A Vital Operation: GMC Established
Richard Willis charts how order was brought to the medical profession by the foundation of the General Medical Council 150 years ago.
Between 1840 and 1858, a national movement comprising the leading doctors and medics of the age advocated a set of policies designed to protect patients against unlicensed medical practitioners.
The legislation providing for the GMC and its register had been passed a few months earlier in 1858 and came into force that October. The 1858 Medical Act stated that the council’s foremost objective was to enable ‘persons to distinguish qualified from unqualified practitioners’. The following month, Sir James Clark, Sir Charles Hastings, William Lawrence and Thomas Pridgin Teale were appointed the GMC’s first leaders. The first meeting took place within three months of the statute, and from January 1859 no doctor was able to recover fees in a court of law unless he could prove that he had registered under the Act.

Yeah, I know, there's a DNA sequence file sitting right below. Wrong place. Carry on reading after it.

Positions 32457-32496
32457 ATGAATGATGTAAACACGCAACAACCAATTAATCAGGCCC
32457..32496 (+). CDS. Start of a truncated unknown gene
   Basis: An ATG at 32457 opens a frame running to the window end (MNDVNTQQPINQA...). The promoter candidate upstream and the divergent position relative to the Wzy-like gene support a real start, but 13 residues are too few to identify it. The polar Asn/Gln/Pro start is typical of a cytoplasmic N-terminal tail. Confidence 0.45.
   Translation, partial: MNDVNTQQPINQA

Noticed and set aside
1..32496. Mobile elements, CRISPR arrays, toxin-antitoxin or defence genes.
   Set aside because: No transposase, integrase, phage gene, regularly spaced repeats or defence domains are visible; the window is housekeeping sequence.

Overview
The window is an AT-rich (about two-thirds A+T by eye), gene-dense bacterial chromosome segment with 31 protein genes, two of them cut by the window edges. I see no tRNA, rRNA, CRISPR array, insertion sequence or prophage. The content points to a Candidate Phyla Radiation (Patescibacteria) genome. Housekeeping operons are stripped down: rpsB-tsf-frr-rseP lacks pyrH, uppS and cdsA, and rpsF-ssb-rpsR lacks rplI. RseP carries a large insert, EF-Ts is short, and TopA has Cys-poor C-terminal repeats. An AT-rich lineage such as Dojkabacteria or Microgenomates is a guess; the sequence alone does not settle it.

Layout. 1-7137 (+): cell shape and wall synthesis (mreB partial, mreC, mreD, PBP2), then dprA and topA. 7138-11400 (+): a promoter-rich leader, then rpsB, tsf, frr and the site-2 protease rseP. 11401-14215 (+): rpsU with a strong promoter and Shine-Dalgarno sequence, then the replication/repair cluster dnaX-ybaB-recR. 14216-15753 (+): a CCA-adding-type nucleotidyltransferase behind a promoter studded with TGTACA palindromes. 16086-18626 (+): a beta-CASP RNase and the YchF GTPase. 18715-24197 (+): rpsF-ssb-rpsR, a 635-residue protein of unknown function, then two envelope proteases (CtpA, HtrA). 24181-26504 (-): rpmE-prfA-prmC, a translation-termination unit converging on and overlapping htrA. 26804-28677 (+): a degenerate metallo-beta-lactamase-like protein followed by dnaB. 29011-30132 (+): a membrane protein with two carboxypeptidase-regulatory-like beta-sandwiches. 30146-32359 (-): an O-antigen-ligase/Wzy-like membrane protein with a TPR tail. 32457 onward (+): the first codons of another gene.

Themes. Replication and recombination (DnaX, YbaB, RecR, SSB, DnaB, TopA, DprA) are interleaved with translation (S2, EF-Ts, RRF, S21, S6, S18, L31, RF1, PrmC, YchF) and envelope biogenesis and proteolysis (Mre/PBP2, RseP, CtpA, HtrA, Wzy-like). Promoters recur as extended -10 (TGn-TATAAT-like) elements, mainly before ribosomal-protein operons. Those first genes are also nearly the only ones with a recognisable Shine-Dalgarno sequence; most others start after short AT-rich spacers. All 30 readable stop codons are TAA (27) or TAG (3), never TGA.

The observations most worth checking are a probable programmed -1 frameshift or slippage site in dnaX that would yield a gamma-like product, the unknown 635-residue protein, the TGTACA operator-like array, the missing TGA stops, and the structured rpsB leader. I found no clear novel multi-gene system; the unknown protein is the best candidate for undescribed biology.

At the time of the Act, the medical profession consisted of three classes of practitioner, all licensed by different professional bodies: the high-ranking physicians, who were members of the Royal College of Physicians, and their fellow members who were usually graduates of Oxford and Cambridge universities; the surgeons, who attached themselves to the Royal College of Surgeons; and members of the Society of Apothecaries.
At a public meeting of London’s general practitioners held on October 28th, 1858 at the Freemasons’ Tavern in Bloomsbury, the view was expressed that the new legislation would serve to put an end to the petty rivalry and jealousies that had long prevailed between the competing professional bodies.
There was also a deep-rooted desire for a radical improvement in the education of doctors and surgeons, a recognition that qualifications needed to be standardised.